Game Changers: Volume 5 – Final Fantasy II/IV

Welcome back to another edition of Game Changers. Last week we looked at EverQuest, the first MMO to really hit it big. This week we look at another game that revolutionized the genre, Final Fantasy IV.

I'll bet you can even hear the crystal theme when you see this.
I’ll bet you can even hear the crystal theme when you see this.

Final Fantasy IV, originally known to most as Final Fantasy II, revolutionized combat with the addition of Active Time Battle, ATB. When the game first hit shelves, the Super Famicom was the newest, latest, and greatest piece of hardware on the market. The raw power the 16-bit system offered allowed battles to take place more fluidly. Previously, you could play pretty much any RPG, wander off, come back an hour later to find nothing had changed. Try a week. Or a month. That slime that had approached was still waiting for your command.

Final Fantasy IV changed that. If you left Cecil and Kain to their own devices, even a lowly imp would eventually take them down. And honestly, it wouldn’t take that long. Final Fantasy IV insisted that you gave it full attention as your characters’ very lives were at stake. Also you knew when you were going to get your next turn. Since enemy attacks usually came at a steady pace, you could anticipate when the next attack would come. This allowed for more strategy since you’d know approximately how much physical time you had until your party was decimated and needed healing. This also highlighted the difference speed in battle makes. Spells like Haste actually sped up the player rather than simply meaning more hits per turn. Slow had a similar effect. In fact, these spells eventually led to an entire class of character in later Final Fantasy games.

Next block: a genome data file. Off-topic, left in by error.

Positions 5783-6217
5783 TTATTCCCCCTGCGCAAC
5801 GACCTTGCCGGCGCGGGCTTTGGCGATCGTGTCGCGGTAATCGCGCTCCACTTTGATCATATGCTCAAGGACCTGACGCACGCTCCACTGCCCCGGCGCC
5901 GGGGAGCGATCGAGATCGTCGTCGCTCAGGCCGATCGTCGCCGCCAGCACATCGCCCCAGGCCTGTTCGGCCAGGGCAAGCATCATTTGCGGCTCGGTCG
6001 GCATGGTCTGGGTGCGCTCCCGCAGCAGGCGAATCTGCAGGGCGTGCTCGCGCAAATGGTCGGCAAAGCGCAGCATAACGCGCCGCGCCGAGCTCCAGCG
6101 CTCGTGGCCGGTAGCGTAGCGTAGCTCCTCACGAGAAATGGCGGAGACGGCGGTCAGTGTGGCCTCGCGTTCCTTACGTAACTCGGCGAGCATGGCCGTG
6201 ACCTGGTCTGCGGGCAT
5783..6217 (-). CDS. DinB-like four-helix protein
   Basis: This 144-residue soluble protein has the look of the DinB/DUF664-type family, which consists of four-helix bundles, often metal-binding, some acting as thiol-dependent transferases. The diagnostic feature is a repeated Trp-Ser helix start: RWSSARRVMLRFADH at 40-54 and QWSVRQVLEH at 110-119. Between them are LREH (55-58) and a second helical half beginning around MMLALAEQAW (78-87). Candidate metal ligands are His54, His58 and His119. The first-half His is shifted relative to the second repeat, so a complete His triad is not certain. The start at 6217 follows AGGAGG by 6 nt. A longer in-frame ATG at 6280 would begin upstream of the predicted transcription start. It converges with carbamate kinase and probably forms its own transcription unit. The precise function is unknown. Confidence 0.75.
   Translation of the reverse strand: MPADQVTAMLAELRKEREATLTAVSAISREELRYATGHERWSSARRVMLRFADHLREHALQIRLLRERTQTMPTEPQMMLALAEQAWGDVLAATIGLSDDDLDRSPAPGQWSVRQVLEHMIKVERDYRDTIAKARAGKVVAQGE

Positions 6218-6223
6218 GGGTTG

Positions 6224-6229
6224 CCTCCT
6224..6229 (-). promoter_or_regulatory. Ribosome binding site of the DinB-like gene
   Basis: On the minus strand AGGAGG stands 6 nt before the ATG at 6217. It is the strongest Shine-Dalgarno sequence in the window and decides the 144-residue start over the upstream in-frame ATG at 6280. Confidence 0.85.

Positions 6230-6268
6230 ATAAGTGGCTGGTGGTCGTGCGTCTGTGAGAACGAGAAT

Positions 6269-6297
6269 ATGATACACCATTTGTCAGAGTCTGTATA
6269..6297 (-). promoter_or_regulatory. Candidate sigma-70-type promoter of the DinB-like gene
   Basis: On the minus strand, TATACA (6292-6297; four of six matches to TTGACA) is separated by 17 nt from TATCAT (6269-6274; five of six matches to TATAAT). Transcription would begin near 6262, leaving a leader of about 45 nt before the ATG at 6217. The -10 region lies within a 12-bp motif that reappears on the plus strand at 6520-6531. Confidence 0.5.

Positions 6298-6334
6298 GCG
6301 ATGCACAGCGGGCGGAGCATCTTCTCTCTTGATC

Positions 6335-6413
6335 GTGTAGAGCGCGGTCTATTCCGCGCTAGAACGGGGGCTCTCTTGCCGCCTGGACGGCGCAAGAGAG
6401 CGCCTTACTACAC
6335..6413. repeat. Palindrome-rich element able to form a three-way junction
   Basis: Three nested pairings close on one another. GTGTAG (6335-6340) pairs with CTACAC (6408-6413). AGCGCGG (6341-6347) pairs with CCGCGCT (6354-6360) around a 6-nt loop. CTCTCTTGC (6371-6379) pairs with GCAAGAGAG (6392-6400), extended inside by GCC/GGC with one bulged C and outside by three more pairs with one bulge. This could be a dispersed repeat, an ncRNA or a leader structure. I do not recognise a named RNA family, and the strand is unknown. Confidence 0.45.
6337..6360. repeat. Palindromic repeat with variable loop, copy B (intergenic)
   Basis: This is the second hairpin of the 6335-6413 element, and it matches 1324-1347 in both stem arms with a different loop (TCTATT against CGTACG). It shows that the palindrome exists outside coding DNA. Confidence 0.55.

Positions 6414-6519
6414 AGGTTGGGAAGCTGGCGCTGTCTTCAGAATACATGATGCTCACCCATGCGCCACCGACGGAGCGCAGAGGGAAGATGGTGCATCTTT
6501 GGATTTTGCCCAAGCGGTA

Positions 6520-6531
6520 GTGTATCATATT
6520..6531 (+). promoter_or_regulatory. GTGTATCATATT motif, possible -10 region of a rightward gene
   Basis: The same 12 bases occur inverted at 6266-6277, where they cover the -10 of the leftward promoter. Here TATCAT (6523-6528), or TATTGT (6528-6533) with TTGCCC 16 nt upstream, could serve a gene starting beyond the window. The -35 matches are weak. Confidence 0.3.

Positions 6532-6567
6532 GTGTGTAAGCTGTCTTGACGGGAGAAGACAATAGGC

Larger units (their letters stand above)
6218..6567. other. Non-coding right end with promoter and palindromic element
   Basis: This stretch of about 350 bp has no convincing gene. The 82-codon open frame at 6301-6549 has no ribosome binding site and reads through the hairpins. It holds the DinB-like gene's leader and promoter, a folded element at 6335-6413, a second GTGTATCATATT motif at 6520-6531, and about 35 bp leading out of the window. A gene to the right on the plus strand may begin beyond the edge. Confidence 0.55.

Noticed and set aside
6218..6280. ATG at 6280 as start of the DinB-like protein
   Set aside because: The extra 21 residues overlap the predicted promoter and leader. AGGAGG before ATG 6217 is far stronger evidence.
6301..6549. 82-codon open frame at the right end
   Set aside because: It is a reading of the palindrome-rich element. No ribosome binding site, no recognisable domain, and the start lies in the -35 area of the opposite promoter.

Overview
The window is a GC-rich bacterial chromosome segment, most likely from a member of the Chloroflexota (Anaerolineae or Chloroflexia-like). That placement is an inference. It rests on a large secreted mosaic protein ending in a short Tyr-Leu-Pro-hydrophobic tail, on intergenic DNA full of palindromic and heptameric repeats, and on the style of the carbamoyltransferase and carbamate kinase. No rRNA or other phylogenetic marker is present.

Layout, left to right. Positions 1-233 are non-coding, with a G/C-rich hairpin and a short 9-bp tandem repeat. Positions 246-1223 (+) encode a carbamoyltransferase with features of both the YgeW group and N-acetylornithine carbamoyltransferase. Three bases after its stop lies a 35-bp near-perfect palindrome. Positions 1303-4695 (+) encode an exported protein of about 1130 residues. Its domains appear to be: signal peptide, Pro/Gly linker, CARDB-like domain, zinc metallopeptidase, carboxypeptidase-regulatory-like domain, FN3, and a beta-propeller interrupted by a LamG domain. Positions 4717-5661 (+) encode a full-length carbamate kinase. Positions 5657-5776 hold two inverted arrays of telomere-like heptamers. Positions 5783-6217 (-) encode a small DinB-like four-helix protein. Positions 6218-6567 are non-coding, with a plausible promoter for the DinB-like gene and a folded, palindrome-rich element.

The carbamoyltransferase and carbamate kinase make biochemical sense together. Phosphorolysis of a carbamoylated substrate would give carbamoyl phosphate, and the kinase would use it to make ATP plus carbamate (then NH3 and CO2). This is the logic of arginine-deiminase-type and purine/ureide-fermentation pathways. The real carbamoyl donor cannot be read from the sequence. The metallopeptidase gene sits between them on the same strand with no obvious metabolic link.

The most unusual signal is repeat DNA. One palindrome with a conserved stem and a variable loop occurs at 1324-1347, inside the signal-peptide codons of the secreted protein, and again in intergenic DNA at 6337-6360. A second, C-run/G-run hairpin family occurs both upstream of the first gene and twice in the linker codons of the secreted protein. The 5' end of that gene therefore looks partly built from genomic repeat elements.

Admit it.  This is the. best. battle. ever.
Admit it. This is the. best. battle. ever.

The effect of ATB on the industry was immediate. Though there are notable exceptions like Dragon Quest and the Mother series that have maintained turn-based combat, many games of the 16 and 32-bit generations adopted this system until being largely replaced by more action-oriented mechanics as processor power improved with more modern consoles.

So in the end, even though the plot of Final Fantasy IV was revolutionary for its time, its most potent legacy came from the new approach to combat it presented. Now a character’s fate was directly tied to the attention of the player, and that’s why it’s considered a Game Changer.

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